Apricots are a finicky fruit that needs a dry spring, free of the late-spring frosts that can devastate crops. It has an odd ripening habit, softening from the inside out, giving the fruit that candy-in-the-center appeal of so many childhood desires. And the flavor is consistently sweet and potent. More so than other fruits, apricots tend to ripen all together and for a very short window of time so you’ve got to watch them like a fruit-loving hawk. When the fruit has turned a golden, orange color, the fruit has a strong, sweet smell, and is firm but has a bit of give when gently squeezed. If the apricots feel like rocks or are still greenish, let them continue to ripen on the tree. Apricots will ripen after they’ve been picked and there are a few advantages to picking them when they are still a little under ripe: you can get the fruit before the wildlife do (including hungry neighbors); and the fruit is less fragile when picked and transported under ripe. That’s all finer and dandy but how do you drink them? In cider, of course. This week’s Peaks and Pints cider flight is all about the apricot. Enjoy Peaks and Pints Monday Cider Flight 8.6.18: Apricot.
Holy smokes! 2 Towns Ciderhouse squeezes 50 pounds of ripe apricots into each batch of Cot In The Act. Shockingly (not), it tastes like apricot flesh turned up to 11. Sure, it’s on the sweeter side of semi-dry, but the tart, earthy cider base is fizzy and quick down the throat with sunny, ripe apricot wearing the conductor’s hat with pins of peach, lemon and herbal attached to said hat. No sourness. No funk. Low apple flavor. It’s a flavorful and juicy cider without being sweet.
Oregon’s second-largest cider maker, Atlas Hard Cider, changed its name after Atlas Brew Works, which produces beer in Washington D.C., complained the name was too similar. The 5-year-old cider company with a production facility in Bend, Oregon, is now Avid Hard Cider. Pressed golden orange apricots dominate this delicious sweet cider that reminds of Smarties candy.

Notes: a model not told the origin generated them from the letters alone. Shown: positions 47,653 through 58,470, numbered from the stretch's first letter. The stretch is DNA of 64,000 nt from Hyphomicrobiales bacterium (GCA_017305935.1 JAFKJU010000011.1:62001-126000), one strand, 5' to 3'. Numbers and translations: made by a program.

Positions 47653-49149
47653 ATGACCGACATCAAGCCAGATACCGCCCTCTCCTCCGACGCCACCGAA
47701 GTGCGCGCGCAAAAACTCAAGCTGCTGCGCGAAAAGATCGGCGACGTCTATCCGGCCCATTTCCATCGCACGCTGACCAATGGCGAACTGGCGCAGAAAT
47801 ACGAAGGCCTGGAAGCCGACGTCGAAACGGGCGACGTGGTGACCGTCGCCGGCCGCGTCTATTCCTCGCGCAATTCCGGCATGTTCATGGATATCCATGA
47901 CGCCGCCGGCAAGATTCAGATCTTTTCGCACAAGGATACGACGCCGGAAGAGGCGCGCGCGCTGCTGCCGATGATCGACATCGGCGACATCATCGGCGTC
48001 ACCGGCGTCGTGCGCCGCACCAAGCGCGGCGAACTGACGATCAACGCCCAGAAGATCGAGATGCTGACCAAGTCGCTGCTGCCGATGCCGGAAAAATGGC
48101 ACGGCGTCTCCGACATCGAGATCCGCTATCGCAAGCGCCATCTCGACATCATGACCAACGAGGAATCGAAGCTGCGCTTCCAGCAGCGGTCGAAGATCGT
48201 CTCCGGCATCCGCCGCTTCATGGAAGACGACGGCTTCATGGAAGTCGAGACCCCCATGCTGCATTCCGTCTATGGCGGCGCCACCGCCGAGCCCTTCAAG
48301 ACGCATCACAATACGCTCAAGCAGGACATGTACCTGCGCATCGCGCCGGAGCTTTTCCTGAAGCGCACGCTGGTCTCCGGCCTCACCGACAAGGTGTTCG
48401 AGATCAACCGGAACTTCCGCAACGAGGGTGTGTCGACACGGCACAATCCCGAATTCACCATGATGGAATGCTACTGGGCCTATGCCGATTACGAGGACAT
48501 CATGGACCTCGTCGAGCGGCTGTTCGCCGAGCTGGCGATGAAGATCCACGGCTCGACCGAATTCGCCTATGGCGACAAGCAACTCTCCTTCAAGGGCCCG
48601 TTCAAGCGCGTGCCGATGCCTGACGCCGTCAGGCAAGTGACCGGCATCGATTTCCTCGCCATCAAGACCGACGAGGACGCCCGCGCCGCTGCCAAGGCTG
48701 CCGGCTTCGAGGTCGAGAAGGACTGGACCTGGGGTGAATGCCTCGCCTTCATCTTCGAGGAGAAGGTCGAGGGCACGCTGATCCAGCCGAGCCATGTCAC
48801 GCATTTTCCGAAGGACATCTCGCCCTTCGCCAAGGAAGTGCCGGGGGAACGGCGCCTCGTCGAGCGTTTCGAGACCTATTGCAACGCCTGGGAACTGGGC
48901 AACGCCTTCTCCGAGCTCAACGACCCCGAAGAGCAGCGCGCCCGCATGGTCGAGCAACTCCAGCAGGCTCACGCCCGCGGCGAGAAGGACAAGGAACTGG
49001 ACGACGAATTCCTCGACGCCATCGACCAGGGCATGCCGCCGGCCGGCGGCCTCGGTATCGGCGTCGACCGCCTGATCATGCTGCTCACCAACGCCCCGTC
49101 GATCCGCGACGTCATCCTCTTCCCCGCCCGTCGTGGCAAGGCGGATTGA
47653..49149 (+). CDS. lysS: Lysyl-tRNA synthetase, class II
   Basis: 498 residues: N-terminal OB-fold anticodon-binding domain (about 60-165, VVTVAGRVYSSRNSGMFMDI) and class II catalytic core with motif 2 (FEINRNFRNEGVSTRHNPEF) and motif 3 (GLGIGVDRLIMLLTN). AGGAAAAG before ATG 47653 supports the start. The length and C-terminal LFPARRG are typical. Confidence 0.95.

PALATE CLEANSING CIDER: Made primarily from culinary/table apples modern ciders are generally lower in tannin and higher in acidity. Seattle Cider Company, the city’s first post-Prohibition cider producer, delivers delicious modern ciders. With zero percent residual sugar, its Dry is a very dry cider in a classical style. The dryness doesn’t equate to a lack of flavor, however, as it still has a refined apple nature underlined by notes of stone fruits and a light tickle of lilac on the nose. It’s a cider that can stand alongside one of our roast beef sandwiches without losing the flavor battle.
In 2008, Craig Campbell and his wife, Sharon, began experimenting with making cider from dessert apples grown in their 400-acre commercial fruit orchards. Despite naysayers who warned that cider apples required a maritime climate, Craig also planted a two-acre test orchard with 25 varieties of cider apples. Today, their two-acre experiment expanded into Cider View, a 30-acre “high-density” cider orchard. In their commercial cidery, Tieton Cider Works, they blend American heritage, English and French cider varietals with dessert apples to capture the best of what each variety brings to the bottle: sweetness, acidity, tannin and aroma. The results are ciders with body and a depth of finish, including their semi-dry Apricot Cider. When they infuse their crisp apple cider with the tartness of apricot, the apple notes play a supporting role and let the tartness of the apricots shine.
6.9% ABV, 20 IBU
When his North Portland neighbor begged him to take his backyard apples off his hand in 2004, Nat West began experimenting with fermentation, turning the small green apples into hard cider. His friends went nuts. West would go on to hold weekly free cider parties at his house, experimenting on his friends, which ended up at 50 or so people. In the summer of 2011, West launched Reverend Nat’s Hard Cider, most likely the only cidery in Portland. The making of Hallelujah Hopricot starts with heirloom American apples as a Belgian wit-style cider steeped with coriander, bitter orange peel and paradise grains, fermented with French saison and Belgian ale yeasts. On top of that rich base, West adds apricot juice and finishes with whole-leaf Cascade and Amarillo hops. A fresh and fruity concoction not dulled by any sweetening, this off-dry cider is his best-seller, and for good reason.